No other organ is as complex as the human brain: each one of its nearly 100 billion nerve cells, or neurons, can connect with thousands of other neurons. And the brain’s “product” – e.g. behavior, action, perception, language, cognition – is extraordinarily varied and still mysterious. The Max Planck Institute for Brain Research is dedicated to the study of brain function on mechanistic and computational levels. The scientific focus of the Institute is on circuits, or networks of interacting parts, including molecules in a neuron, neurons in a local circuit and local circuits in larger brain systems. Scientists at the Institute strive to gain fundamental insights on brain function by studying mainly less complex nervous systems such as those of rodents, turtles or fish. They measure how nervous systems process sensory information, how memories are formed and stored, how circuits are structured, how sleep is produced, how adaptive behaviors are generated, while trying to understand the overarching computational principles governing these processes. The studies apply molecular, imaging, electron-microscopic, genetic, behavioral and electrophysiological methods, as well as numerical simulations and theory.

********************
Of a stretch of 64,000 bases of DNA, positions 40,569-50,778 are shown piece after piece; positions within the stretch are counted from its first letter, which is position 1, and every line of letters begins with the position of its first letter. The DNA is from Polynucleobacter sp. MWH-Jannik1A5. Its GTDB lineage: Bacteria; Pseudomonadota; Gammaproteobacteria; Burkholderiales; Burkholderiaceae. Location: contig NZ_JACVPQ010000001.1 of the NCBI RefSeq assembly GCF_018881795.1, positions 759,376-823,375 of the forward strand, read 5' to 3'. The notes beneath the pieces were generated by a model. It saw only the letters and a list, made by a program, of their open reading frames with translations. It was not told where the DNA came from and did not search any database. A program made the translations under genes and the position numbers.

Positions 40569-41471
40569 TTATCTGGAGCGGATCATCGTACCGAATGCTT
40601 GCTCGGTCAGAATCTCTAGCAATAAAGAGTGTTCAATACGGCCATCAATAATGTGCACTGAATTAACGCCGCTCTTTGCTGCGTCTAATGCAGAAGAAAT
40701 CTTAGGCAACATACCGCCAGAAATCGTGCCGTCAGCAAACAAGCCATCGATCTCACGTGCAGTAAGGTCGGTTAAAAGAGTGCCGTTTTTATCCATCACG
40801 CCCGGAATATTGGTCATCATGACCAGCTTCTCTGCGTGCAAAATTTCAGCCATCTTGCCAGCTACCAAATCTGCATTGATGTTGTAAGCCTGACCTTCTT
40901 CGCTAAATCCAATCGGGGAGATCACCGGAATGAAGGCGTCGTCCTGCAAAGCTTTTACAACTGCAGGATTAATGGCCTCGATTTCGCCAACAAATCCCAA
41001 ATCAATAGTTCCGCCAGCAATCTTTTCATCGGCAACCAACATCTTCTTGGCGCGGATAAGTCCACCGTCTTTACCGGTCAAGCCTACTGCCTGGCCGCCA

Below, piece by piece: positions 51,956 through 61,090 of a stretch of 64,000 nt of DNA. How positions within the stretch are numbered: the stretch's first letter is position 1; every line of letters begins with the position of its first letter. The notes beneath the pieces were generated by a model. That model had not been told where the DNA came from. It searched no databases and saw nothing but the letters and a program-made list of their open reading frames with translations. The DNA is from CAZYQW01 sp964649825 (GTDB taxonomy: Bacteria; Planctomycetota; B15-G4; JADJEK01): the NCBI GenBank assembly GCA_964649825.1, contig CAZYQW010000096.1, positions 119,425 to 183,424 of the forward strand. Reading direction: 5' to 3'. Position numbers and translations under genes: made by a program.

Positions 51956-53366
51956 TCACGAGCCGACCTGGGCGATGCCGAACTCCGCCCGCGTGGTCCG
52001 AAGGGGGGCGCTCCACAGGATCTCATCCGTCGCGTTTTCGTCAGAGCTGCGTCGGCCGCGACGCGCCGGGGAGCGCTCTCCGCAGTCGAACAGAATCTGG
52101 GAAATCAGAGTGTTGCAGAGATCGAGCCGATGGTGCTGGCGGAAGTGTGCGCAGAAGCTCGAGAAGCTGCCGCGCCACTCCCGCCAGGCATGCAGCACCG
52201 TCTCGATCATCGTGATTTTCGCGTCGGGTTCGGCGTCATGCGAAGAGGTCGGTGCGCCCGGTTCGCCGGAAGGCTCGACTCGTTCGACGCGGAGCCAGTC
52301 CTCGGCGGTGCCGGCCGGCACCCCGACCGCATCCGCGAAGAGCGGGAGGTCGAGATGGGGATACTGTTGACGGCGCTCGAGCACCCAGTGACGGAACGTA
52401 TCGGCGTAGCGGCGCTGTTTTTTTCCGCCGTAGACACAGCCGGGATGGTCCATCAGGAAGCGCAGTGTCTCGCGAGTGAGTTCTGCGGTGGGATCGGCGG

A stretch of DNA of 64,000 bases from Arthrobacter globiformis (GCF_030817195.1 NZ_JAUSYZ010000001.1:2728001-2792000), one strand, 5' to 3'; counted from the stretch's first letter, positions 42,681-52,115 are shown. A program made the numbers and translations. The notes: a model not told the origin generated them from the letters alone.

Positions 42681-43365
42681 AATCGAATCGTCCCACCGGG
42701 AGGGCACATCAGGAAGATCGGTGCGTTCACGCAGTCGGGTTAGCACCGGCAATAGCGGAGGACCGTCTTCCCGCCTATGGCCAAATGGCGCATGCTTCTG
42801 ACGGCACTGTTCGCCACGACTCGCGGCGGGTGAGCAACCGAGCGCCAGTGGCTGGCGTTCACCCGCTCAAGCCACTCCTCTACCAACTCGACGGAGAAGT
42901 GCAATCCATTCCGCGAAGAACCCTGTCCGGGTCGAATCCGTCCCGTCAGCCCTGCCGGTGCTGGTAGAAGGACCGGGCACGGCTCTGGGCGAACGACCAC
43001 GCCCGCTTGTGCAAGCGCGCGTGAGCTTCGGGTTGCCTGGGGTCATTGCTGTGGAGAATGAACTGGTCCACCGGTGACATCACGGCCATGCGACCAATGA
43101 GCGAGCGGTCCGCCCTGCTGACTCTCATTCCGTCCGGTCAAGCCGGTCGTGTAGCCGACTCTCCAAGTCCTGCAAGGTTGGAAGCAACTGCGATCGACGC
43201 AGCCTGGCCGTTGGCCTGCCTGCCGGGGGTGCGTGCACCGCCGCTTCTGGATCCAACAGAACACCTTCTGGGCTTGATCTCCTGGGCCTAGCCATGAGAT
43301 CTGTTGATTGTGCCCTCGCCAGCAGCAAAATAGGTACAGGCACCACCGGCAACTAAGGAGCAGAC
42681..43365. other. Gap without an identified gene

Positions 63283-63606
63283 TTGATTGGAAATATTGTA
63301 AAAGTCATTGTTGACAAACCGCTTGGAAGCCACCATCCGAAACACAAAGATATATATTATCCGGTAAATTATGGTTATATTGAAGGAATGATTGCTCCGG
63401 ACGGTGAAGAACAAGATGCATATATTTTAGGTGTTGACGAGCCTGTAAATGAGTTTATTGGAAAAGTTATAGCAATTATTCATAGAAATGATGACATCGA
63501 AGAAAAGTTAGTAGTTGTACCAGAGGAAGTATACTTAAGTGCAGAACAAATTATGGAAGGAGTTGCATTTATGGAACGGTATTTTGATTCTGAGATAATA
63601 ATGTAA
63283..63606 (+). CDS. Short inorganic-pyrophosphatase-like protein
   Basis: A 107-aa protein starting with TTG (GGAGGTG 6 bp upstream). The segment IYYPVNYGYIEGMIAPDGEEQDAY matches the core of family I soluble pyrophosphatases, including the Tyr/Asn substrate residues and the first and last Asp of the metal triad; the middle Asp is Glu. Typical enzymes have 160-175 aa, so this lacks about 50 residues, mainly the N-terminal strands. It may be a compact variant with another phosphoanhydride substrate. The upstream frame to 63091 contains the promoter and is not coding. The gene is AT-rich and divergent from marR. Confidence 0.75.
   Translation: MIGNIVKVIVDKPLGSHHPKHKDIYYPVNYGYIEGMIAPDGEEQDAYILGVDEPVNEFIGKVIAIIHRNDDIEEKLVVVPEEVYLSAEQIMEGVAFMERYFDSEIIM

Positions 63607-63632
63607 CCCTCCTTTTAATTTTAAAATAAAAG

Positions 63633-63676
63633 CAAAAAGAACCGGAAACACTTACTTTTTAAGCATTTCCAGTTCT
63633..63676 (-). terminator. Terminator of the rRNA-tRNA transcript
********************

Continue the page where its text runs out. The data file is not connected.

In addition, there is the possibility of individual doctoral research. Please contact the directors or research group leaders at the Institute.
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